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Medications will be more effective when taken according to your body clock: Study

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Researchers from the University of Pennsylvania have established that the body goes through changes in a 24-hour cycle, affecting how effective taken medication can be. Prescriptions note when a dose should be taken, right? The study builds upon that practice of timing medication by specifically exploring the role of internal body clocks in the process.

Published in the Proceedings of the National Academy of Sciences, the five-year project outlined that the best-selling drugs of today (56 out of 100 to be exact) target proteins in the body change activities during the day. Given this, taking medication at the precise moment the protein it is targeting is receptive may mean better results.

This isn't the first time that body clocks were studied to improve the effectiveness of medication but only a few organs have been analyzed in the past. This time, more organs were observed, providing a better picture of how internal rhythms affect medications.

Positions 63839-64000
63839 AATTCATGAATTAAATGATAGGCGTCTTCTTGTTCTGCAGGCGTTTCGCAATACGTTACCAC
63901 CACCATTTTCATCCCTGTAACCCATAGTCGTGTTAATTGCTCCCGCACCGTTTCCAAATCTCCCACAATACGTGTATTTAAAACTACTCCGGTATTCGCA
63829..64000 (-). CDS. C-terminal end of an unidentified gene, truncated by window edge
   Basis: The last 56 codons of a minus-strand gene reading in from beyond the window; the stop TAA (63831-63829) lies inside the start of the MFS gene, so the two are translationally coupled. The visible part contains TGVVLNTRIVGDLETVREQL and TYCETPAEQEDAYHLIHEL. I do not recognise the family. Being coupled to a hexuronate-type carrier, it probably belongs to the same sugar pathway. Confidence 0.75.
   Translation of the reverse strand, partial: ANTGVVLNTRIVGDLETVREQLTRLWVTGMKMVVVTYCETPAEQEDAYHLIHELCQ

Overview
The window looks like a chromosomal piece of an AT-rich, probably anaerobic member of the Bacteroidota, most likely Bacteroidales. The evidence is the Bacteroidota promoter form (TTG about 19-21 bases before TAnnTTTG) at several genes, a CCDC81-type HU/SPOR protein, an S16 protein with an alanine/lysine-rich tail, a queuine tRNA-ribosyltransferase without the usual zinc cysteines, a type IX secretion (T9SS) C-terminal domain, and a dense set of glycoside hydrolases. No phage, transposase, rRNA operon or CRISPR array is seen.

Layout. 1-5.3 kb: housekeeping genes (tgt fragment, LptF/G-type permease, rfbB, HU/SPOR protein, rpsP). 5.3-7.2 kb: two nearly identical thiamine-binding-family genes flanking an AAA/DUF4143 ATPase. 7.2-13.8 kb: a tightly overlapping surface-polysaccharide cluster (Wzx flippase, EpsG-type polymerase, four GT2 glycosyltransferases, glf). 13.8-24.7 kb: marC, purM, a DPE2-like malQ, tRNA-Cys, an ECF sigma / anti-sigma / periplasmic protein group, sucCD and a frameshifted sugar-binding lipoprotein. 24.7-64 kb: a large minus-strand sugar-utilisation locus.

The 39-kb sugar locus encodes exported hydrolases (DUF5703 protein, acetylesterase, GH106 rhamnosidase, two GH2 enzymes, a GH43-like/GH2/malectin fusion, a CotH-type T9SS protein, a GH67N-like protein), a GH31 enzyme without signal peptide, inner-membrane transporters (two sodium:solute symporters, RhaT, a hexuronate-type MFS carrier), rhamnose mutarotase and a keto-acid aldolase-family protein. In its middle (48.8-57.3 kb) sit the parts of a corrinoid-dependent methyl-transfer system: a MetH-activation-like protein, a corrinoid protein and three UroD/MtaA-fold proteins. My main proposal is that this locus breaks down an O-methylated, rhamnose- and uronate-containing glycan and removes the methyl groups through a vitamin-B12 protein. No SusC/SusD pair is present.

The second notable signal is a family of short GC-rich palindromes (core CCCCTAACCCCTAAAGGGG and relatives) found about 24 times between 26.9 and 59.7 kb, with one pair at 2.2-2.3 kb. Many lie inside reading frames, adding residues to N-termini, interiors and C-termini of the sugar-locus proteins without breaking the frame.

Researchers carried out the study by investigating the impact time of day has on how DNA functions in mice. Mice are best candidates for the study because they use more or less the same molecular mechanisms as humans in keeping time.

Every two hours, samples from the skeletal muscle, lung, hypothalamus, heart, white fat, brown fat, cerebellum, brain stem, aorta, adrenal gland, lung, liver, and kidney were observed. Results showed that 43 percent of the genes involved in manufacturing proteins change activities throughout the day.

Different genes in different tissues featured different activity patterns and this has led researchers to conservatively estimate than over 50 percent of genes would show fluctuations daily if every tissue in the body were to be sampled.

Out of all the samples, liver tissues were the most dynamic, with 3,186 of its genes expressing daily patterns compared to the hypothalamus which had just 642.

A lot of medications don't last long in the body so it is necessary for a dosage to be administered at the right time, taking advantage of when it would be most effective. Aside from simply improving effectiveness though, taking medications at the right time of the day could also help alleviate potential side effects.

According to lead researcher John Hogenesch, the next step for the study is to apply its results to specific animal models. Eventually, it will call for rigorous clinical trials to truly determine optimal timing for medications.

Other members of the research team include: Michael Hughes, Heather Ballance, Nicholas Lahens, and Ray Zhang.

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